Martins Hill and the War Memorial

Saved from development by public subscription.

Some debate as to the origin of the name; it could be because it was where all the house martins flew in the thermals from the slope.

In the early years of the railway, the slopes were noted for the perfusion of broom, and made the hillside appear quite yellow from the train.

H.G Wells describes playing here in his writings, and the former appearance of the Ravensbourne, in the days before the pumping stations at Shortlands and Sparrows Den had not taken much of the flow away:

“Here, too, if my memory serves me aright, the river met – with a
certain air of patronage – a shallow, rippling foot-wide tributary, rich
in cress and water-snails and minnows, that came from a tree bordered pond [below Durham Road], duckweed covered and dear to
dragon-flies and water-wagtails. Over that tributary Frank Blake used
to jump with his little brother in his arms.
“Thereafter the river ran shallow for a time under a fence, and became
a mere stew of frog spawn or black tadpoles according to the time of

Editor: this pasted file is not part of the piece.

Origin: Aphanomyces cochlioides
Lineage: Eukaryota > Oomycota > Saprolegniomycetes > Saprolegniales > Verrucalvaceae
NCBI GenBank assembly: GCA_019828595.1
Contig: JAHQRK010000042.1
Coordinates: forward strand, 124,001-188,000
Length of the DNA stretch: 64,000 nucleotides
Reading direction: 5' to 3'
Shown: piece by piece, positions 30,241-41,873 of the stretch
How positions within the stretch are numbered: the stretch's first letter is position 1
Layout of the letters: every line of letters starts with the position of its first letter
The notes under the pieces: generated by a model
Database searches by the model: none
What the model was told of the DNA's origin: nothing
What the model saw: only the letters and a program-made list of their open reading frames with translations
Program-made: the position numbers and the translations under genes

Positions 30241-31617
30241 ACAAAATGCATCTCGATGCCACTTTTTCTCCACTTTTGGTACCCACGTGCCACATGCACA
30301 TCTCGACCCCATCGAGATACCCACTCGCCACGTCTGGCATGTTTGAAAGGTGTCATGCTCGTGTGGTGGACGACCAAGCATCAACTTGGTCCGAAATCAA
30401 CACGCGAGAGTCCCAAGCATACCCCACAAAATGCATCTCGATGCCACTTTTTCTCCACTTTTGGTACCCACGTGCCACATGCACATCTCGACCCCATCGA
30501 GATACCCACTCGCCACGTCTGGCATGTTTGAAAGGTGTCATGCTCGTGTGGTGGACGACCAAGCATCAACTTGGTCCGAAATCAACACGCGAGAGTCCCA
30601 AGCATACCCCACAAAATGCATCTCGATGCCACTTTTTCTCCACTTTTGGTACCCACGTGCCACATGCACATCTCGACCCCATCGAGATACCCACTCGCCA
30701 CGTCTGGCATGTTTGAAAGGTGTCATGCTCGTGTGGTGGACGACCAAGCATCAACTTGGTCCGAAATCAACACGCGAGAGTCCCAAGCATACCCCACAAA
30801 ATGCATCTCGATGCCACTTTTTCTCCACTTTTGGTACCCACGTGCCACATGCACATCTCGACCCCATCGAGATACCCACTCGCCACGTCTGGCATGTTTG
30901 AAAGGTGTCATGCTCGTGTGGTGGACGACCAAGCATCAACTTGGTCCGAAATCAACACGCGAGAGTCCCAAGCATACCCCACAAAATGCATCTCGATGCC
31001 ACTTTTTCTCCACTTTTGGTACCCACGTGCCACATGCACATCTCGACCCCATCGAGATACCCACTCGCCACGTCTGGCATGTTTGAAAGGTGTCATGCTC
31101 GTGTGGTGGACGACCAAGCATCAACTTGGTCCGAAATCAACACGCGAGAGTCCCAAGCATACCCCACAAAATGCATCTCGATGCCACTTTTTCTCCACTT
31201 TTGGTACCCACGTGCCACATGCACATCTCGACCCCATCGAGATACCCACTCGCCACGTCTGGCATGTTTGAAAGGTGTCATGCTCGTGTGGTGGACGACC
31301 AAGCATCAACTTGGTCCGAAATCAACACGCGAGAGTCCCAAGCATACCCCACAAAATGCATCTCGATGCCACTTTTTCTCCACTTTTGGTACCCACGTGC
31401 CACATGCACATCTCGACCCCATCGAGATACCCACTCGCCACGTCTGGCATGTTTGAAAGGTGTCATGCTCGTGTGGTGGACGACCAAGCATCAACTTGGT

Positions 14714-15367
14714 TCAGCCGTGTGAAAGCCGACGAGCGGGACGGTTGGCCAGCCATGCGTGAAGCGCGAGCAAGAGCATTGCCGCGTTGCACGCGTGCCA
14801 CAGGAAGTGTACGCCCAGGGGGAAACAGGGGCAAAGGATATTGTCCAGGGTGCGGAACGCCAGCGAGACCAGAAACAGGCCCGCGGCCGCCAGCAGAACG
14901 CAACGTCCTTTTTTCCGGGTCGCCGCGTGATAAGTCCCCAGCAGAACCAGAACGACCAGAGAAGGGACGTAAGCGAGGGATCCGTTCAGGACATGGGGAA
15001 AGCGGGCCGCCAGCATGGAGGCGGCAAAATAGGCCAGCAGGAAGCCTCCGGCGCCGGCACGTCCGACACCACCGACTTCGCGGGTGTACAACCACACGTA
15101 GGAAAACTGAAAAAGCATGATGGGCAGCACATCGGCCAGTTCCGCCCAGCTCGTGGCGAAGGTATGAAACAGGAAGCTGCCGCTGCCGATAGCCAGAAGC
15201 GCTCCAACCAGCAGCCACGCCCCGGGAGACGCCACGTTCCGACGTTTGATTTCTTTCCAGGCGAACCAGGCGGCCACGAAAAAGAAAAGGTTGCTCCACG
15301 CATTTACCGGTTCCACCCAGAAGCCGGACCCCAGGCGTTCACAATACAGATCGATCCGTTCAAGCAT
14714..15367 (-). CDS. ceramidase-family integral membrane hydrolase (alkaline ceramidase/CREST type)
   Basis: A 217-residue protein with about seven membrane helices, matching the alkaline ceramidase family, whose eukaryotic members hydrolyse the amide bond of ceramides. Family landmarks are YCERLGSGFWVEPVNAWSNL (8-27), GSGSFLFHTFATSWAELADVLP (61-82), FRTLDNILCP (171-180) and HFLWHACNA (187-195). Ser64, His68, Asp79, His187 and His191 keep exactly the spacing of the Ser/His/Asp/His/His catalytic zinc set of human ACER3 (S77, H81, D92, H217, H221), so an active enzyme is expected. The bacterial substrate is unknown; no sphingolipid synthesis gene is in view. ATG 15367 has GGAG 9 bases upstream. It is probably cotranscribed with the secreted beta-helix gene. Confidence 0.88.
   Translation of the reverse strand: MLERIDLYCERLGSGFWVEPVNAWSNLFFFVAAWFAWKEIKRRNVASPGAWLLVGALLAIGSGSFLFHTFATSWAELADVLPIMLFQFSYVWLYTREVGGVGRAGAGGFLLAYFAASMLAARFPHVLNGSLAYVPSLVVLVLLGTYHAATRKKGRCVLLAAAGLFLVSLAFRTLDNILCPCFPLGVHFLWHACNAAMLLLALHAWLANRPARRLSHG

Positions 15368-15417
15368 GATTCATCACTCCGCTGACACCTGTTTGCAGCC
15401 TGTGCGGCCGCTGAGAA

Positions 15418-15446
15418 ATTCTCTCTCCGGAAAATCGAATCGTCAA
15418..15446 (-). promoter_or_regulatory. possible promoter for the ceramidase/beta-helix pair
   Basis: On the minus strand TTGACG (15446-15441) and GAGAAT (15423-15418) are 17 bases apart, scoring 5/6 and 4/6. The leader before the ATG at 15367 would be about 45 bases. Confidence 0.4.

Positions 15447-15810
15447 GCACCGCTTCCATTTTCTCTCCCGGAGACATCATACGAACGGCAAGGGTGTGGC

year. Then a long line of trees and a footpath to Shortlands touched it.”
[This account fits well with the 1863 Ordnance Survey map. Paul Rainey]
“When I was about nine years old [1875] there was talk of improving
the town. It was about this time that the Ravensbourne began to shrink. I
remember how we youngsters thought it a very fine thing at first.
Gravelly islands covered with dried green algae began to appear in the
river where no islands had been before, and one could wade
anywhere. The fishes crowded into the deeper pools, and were more
easily caught.
“That winter the meadows were not flooded, and there was no skating,
and the next summer the fishes had gone, the tadpoles and the forget-me-nots, and the river bed was only fit for playing Sahara in, with one
thin thread of water trickling down its centre.
“I saw my River Ravensbourne from the train yesterday [1894]. The little trickle of water is still running, but most of the bed of the river is dry.”

These quotes are taken from the Pall Mall Gazette, a note HG Wells had written, called “The Degeneration Of The Ravensbourne, A Memory of Bromley”. Paul Rainey and the BBHLS had taken these quotes from this publication and correlated them to the Ordinance Survey maps of that time.

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